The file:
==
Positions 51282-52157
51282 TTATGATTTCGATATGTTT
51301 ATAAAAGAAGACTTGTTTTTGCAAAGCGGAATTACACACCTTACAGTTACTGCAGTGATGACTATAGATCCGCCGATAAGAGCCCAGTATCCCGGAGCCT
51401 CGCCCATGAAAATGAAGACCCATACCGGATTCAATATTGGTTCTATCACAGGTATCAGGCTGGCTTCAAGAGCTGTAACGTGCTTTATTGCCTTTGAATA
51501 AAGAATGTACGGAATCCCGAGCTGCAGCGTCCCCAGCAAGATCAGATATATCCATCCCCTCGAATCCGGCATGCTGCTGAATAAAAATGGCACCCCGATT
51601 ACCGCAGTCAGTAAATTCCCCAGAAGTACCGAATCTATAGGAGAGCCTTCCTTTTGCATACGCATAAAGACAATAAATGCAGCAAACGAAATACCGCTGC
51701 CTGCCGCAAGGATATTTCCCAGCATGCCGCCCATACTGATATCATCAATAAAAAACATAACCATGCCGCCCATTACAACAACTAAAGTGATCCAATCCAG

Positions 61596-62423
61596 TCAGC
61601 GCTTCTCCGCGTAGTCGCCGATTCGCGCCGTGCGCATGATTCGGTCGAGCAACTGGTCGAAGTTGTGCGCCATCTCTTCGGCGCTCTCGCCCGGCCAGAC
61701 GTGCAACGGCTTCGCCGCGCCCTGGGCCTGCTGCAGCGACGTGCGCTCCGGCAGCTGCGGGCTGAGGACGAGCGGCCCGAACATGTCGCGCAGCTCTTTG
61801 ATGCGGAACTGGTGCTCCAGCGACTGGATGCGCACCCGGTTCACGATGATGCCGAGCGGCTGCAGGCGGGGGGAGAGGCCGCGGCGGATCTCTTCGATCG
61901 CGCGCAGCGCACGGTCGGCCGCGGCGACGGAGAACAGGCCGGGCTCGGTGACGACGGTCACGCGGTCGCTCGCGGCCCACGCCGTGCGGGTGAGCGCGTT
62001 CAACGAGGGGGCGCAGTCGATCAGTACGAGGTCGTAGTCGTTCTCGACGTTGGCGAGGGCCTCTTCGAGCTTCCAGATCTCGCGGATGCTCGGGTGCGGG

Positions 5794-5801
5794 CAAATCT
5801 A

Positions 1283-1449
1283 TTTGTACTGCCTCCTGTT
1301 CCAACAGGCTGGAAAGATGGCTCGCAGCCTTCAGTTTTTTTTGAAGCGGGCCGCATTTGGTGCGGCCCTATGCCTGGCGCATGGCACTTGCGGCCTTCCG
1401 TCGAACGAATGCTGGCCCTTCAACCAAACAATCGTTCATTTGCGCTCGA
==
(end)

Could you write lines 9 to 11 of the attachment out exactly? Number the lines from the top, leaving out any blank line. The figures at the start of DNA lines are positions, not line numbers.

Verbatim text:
61596 TCAGC
61601 GCTTCTCCGCGTAGTCGCCGATTCGCGCCGTGCGCATGATTCGGTCGAGCAACTGGTCGAAGTTGTGCGCCATCTCTTCGGCGCTCTCGCCCGGCCAGAC
61701 GTGCAACGGCTTCGCCGCGCCCTGGGCCTGCTGCAGCGACGTGCGCTCCGGCAGCTGCGGGCTGAGGACGAGCGGCCCGAACATGTCGCGCAGCTCTTTG